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The centenary of the last ordinary 25 April

Virginia Gow - Web Adviser in the WW100 Programme Office

This year, as 100 years ago, New Zealand was at peace on 25 April 2014. We’d love to know what that means to you, and how you went about your day – the centenary of the last day 25 April was just 25 April.

Diary of Frederick Welch for 25 April 1914. Courtesy of Wairarapa Archive.

Anzac Day this year marked the centenary of the last time that 25 April was just a day like any other day – before it became a signature date in New Zealand history.

Here in the WW100 Programme Office we are acutely aware of the meaning of Anzac Day as a day of remembrance, not just for those who served and fell at Gallipoli, but for those who have served in all conflicts to defend our country. This day next year will be one of the early milestones for the four-year First World War centenary programme, as we open the National War Memorial Park and mark the centenary of the Gallipoli campaign.

However, this year on the 25th of April we celebrated peacetime – a time when families and communities were free from the intense anxiety of not knowing whether sons or brothers or uncles or fathers were among the – at first only rumoured – casualties at Gallipoli.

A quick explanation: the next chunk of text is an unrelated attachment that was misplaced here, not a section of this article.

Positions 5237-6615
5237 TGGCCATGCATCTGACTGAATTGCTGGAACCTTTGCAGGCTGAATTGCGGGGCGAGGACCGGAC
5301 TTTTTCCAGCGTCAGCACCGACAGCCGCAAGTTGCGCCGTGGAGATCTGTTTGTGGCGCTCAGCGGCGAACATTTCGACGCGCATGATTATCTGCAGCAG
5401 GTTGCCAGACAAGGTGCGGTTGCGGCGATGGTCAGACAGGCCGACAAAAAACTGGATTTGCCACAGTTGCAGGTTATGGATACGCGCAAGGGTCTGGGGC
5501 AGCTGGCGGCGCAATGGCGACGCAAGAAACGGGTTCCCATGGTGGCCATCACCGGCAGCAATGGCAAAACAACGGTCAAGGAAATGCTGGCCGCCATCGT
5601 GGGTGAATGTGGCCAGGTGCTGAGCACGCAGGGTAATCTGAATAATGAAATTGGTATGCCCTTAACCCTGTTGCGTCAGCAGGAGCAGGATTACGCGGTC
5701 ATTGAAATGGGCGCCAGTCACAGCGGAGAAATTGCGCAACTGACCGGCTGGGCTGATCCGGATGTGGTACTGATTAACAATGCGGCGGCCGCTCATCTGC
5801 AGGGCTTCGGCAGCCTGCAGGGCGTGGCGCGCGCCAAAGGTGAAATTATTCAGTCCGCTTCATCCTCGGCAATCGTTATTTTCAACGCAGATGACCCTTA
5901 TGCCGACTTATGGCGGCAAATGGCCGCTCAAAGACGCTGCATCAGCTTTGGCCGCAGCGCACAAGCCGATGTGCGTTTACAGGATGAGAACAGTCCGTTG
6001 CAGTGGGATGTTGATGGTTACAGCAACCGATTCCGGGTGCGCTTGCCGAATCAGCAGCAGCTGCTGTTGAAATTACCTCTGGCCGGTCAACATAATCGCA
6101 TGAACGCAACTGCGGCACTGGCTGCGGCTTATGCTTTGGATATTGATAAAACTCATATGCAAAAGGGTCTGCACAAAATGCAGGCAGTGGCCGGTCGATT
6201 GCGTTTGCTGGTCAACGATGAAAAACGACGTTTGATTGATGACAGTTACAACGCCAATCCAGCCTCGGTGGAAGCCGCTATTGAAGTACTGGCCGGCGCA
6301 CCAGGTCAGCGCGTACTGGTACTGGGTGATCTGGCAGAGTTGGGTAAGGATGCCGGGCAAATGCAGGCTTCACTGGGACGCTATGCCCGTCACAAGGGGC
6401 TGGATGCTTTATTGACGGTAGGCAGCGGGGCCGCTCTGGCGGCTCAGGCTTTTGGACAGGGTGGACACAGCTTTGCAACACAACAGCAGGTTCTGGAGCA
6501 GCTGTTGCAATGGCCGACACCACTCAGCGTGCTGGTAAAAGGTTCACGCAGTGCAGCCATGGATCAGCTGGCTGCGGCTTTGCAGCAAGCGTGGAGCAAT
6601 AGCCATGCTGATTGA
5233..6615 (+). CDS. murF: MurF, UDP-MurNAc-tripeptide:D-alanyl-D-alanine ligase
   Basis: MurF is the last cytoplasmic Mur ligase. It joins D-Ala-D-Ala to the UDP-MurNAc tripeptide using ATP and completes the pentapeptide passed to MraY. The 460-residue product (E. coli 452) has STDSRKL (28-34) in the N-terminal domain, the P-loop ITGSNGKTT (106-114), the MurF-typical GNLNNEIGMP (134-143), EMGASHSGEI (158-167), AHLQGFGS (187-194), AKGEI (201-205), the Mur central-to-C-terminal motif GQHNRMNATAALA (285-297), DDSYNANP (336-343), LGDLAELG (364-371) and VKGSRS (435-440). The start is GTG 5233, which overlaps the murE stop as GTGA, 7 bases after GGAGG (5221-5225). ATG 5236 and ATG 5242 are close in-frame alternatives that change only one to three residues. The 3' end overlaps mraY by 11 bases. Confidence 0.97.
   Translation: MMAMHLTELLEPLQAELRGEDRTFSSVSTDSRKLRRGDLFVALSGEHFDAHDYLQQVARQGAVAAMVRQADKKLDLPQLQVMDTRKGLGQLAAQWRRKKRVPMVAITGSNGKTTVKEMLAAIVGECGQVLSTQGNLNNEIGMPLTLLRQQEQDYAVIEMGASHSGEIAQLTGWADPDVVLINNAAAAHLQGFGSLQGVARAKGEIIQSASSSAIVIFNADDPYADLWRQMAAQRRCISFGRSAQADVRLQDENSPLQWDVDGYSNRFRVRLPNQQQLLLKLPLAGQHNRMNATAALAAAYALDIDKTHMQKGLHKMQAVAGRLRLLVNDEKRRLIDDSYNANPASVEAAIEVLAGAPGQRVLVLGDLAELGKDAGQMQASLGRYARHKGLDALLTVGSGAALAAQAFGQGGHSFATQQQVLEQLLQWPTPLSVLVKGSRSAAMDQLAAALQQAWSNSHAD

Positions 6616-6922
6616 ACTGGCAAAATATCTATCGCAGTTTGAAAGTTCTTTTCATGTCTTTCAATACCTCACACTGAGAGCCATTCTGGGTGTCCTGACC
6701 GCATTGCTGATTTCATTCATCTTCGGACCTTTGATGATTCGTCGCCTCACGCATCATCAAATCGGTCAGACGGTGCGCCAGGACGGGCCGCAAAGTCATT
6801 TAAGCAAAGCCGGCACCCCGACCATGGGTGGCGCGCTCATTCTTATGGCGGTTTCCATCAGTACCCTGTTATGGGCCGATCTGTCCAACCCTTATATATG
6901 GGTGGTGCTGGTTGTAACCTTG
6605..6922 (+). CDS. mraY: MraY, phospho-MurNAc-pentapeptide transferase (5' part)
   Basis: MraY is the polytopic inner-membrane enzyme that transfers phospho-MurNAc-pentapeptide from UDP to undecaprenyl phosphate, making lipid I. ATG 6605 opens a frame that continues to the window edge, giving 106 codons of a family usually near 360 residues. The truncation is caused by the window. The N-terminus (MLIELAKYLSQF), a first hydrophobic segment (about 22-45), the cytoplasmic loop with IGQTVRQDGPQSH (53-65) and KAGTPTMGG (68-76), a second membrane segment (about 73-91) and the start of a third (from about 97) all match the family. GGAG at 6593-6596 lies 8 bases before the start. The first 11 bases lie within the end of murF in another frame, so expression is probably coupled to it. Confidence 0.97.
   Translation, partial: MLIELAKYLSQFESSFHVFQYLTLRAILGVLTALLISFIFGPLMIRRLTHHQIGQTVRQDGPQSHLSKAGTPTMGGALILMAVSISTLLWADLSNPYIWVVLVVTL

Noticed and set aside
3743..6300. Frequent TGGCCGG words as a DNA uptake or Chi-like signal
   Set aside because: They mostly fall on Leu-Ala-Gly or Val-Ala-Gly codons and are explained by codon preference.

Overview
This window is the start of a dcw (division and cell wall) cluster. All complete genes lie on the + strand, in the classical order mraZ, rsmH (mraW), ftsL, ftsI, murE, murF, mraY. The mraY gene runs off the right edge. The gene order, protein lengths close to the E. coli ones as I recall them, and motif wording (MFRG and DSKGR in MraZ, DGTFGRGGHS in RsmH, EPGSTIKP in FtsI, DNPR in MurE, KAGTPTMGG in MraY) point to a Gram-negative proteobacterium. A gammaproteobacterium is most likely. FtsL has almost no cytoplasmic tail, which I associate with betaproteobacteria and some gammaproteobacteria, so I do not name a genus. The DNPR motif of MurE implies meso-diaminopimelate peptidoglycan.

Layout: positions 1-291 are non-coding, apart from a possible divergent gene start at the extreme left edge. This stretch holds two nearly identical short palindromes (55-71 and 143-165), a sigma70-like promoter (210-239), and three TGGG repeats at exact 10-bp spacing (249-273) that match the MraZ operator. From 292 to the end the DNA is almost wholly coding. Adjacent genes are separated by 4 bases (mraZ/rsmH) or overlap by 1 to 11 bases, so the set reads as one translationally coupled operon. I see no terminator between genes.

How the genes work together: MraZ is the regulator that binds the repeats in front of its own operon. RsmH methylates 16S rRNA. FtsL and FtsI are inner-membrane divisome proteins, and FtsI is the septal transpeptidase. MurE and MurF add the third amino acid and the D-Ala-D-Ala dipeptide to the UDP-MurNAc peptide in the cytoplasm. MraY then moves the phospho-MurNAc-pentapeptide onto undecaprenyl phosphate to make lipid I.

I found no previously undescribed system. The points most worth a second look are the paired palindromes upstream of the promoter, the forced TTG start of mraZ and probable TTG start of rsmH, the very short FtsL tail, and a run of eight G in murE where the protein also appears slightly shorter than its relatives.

The different experiences of New Zealanders on this day in history can be understood through accounts such as diaries, letters and newspaper reports; and will be recorded for the future on websites such as Facebook and Twitter.

25 April 1915: The origins of Anzac Day

Next year, on 25 April, it will be 100 years since New Zealand and Australian soldiers – the ANZACs – landed on the Gallipoli Peninsula, in present-day Turkey, during the First World War. The aim was to capture the Dardanelles strait, which would make it possible to attack Constantinople, the capital of the Ottoman Empire. But at the end of the campaign Gallipoli was still held by the enemy and thousands of soldiers from both sides had lost their lives – more than 100 New Zealanders died on 25 April 1915 alone.

George Bollinger, a New Zealand soldier in the Gallipoli campaign. Image courtesy of Alexander Turnbull Library, Ref: PAColl-0049-1

In May 1915, as the official news of the casualties from the Gallipoli campaign reached the New Zealand public via newspapers, the Christchurch Press published an article titled ‘New Zealand’s Noble Dead’. It made note of the significance of the Gallipoli campaign as a turning point – from a time of peace to a sobering awareness of the impact of war: